They save water, need little care and seem made for parched California landscapes. No wonder so many gardeners love succulents.
With their attractive sculptural forms and wide range of colorful species, succulents offer a lot to gardeners looking for interesting drought-tolerant plants that can survive extended periods without additional water. Once established, most species need irrigation twice a month or less – or not at all.
According to industry experts, succulents are the highest growth category in the nursery business, even outpacing vegetables. Their popularity is traced not only to their potential water savings, but their space-saving ability; dwarf varieties are ideal for small gardens, patios, balconies and containers.
But before you convert your landscape to a sea of aeoniums and agaves, think about where you’re planting these beautiful succulents and the challenges they may face.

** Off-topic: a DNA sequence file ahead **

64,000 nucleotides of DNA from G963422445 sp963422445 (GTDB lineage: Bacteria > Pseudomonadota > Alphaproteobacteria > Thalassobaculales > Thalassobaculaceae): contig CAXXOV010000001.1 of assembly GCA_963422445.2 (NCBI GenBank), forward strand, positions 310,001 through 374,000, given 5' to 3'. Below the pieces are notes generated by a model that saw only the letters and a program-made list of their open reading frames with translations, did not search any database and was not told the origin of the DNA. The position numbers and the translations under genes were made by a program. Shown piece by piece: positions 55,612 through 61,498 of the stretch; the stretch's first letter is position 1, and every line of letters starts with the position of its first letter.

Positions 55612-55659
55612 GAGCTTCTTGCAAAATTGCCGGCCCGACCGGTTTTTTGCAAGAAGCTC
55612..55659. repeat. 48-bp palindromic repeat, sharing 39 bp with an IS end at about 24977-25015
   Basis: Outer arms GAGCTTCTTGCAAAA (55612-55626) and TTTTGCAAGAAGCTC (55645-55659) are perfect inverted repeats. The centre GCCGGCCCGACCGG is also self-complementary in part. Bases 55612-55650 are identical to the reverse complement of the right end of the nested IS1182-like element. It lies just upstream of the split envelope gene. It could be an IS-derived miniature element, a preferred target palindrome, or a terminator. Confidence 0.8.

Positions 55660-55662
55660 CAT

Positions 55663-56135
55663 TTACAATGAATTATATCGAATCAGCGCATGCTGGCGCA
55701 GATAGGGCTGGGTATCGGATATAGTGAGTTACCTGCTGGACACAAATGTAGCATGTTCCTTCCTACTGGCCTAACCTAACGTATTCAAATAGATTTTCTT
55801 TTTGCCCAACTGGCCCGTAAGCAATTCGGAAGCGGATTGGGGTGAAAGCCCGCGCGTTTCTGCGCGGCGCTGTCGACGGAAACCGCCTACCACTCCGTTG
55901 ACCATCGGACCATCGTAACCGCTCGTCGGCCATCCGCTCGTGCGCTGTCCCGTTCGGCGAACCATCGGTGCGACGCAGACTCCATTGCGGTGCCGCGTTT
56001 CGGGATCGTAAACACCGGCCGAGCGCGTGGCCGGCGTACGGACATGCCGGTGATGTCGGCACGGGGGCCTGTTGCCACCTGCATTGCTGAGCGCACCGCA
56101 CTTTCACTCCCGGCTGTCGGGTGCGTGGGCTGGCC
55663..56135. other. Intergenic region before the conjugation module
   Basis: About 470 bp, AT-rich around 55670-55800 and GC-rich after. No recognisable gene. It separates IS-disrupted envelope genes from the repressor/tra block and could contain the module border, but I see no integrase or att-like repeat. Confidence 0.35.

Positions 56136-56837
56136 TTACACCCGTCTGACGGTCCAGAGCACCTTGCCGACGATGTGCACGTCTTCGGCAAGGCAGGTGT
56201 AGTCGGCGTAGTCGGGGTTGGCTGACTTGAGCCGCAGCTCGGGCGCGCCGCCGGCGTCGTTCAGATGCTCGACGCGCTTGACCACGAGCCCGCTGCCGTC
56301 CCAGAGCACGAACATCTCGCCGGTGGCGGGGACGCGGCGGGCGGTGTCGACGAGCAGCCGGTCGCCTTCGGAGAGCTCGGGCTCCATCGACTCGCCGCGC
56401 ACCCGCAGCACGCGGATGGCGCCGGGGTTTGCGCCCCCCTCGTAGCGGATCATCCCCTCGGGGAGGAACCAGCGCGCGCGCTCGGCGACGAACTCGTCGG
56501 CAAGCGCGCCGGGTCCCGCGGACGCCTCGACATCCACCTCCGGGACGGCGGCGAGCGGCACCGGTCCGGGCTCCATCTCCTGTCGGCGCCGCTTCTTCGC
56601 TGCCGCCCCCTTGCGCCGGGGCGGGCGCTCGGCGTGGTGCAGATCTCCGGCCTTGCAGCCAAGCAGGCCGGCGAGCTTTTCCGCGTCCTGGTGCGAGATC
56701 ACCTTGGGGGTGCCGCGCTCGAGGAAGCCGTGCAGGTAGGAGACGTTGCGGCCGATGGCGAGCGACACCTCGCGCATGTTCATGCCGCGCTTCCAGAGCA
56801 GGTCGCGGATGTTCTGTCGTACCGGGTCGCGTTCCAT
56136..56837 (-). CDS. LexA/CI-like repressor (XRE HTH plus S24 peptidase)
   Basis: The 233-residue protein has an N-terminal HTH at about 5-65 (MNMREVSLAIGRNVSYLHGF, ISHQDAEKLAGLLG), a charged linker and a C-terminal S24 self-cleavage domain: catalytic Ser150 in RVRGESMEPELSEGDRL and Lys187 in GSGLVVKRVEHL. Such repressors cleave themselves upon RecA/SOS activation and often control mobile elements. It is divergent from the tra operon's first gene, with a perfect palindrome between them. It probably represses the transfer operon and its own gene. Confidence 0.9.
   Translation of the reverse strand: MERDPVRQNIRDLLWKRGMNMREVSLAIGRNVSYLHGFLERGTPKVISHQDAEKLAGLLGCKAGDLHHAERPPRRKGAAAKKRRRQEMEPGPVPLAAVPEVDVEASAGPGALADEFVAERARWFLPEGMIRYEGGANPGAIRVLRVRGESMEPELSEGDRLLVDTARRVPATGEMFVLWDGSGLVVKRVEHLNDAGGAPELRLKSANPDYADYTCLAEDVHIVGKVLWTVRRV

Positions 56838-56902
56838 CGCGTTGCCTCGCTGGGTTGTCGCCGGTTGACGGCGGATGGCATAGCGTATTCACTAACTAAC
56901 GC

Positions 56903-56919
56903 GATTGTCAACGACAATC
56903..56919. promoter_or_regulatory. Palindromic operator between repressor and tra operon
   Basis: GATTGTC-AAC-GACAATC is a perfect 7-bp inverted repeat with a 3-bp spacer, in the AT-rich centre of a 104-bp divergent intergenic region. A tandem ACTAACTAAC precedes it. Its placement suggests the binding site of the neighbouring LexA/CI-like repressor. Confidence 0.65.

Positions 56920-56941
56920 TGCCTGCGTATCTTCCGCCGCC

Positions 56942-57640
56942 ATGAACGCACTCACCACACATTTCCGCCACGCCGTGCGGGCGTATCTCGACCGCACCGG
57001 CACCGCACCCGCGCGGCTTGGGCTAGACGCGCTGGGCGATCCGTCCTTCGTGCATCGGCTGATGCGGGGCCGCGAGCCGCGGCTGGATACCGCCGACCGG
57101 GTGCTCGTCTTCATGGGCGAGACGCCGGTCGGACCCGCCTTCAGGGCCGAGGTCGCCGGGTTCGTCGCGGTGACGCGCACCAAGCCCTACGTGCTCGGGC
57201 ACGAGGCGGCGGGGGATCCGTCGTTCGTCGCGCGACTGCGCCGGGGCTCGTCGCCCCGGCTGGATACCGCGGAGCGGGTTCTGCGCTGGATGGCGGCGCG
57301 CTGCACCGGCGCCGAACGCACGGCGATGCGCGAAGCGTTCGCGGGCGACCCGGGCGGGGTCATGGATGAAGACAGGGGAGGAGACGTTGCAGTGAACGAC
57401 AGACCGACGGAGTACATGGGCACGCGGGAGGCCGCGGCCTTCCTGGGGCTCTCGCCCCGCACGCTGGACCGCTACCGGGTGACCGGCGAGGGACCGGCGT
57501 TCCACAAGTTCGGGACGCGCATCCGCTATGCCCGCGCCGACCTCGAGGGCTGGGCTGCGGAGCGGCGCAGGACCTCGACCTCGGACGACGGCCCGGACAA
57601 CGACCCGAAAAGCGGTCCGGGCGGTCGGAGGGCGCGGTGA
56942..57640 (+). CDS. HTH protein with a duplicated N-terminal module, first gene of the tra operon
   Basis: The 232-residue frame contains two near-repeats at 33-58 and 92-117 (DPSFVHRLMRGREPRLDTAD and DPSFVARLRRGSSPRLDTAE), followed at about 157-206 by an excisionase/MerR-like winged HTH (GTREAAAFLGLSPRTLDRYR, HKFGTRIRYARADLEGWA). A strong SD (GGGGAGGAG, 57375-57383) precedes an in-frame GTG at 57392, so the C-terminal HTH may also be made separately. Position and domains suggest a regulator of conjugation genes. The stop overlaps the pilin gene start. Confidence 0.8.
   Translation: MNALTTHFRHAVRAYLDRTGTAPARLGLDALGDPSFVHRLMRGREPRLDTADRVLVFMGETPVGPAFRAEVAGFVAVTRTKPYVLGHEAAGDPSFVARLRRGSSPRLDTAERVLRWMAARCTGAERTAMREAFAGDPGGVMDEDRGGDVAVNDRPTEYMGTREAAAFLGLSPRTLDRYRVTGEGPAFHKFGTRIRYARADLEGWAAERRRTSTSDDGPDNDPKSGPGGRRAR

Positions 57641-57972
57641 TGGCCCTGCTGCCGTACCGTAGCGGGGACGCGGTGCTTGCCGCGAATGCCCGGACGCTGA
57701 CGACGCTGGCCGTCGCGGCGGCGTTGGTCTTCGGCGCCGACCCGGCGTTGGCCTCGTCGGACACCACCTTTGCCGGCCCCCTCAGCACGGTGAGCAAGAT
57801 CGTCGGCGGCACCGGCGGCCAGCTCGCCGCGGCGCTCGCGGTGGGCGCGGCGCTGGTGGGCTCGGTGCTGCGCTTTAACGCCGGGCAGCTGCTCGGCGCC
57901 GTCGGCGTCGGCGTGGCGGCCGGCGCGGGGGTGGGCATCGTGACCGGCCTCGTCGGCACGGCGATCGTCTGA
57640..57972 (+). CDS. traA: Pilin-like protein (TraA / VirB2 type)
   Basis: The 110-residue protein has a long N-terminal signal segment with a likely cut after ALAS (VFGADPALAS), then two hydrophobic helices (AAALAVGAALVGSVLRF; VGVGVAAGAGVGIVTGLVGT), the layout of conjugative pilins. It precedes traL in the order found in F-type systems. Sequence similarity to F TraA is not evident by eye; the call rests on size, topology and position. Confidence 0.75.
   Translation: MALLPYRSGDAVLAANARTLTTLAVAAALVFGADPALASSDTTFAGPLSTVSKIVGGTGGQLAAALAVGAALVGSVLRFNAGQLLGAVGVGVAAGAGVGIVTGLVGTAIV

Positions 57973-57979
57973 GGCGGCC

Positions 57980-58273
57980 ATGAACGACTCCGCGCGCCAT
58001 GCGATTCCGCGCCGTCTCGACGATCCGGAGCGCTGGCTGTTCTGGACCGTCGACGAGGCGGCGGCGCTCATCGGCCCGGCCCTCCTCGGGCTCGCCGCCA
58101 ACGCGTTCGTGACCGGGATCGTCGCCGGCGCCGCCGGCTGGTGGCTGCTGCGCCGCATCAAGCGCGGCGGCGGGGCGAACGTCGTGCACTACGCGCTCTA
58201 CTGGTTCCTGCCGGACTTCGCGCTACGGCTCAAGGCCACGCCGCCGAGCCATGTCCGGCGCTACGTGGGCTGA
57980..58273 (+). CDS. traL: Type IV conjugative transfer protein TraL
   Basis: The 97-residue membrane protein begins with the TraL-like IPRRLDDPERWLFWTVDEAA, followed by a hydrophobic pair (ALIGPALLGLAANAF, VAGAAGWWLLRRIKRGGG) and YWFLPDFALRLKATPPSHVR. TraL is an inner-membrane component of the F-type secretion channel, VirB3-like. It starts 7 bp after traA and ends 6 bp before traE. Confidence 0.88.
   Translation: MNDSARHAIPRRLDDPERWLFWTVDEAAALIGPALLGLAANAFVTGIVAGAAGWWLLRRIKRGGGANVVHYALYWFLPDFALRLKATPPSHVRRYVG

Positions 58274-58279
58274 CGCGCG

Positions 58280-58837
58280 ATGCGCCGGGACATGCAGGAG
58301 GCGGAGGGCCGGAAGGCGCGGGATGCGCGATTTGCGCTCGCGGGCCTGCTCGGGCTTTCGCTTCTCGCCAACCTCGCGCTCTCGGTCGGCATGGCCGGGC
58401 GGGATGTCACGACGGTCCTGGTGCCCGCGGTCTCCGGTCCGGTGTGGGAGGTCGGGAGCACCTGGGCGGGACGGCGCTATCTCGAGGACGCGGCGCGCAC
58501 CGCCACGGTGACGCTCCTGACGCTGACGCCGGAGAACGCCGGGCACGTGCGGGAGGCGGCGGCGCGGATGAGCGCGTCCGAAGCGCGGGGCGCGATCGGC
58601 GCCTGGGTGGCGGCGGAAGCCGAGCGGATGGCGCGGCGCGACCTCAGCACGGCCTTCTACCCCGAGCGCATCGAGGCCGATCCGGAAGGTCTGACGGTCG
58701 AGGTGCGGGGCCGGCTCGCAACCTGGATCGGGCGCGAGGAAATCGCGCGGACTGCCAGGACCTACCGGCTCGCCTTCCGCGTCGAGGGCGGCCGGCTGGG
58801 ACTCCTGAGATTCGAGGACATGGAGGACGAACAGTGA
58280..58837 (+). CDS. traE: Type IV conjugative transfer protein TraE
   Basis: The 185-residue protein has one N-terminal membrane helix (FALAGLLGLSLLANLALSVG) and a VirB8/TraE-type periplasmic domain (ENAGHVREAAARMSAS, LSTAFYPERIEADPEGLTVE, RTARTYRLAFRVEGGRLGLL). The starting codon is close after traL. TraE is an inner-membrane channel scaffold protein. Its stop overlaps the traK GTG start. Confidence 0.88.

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Although these are tough plants, they’re not indestructible. The biggest challenges to succulents in Sacramento? Too much water, too much sun and too much cold.
“You do have a challenging climate for succulents due to your seasonal extremes,” said Debra Lee Baldwin, author and succulents expert who has written three best-selling books, including “Succulents Simplified” (Timber Press, $24.95, 272 pages). “Succulents that don’t mind cold down to the mid-20s – such as delicate-leaved sedums and sempervivums – tend not to do well in summer heat that exceeds 90 degrees. But that’s exactly the conditions I have in my own garden, in the foothills northeast of San Diego. I grow absolutely everything, succulently speaking, but I do keep the plants’ requirements and my garden’s microclimates in mind.”
In her much-photographed half-acre garden, Baldwin has more than two decades of experience growing succulents. At 1,500 feet elevation, her garden is subject to subfreezing temperatures in winter and triple-digit heat in summer – much like Sacramento.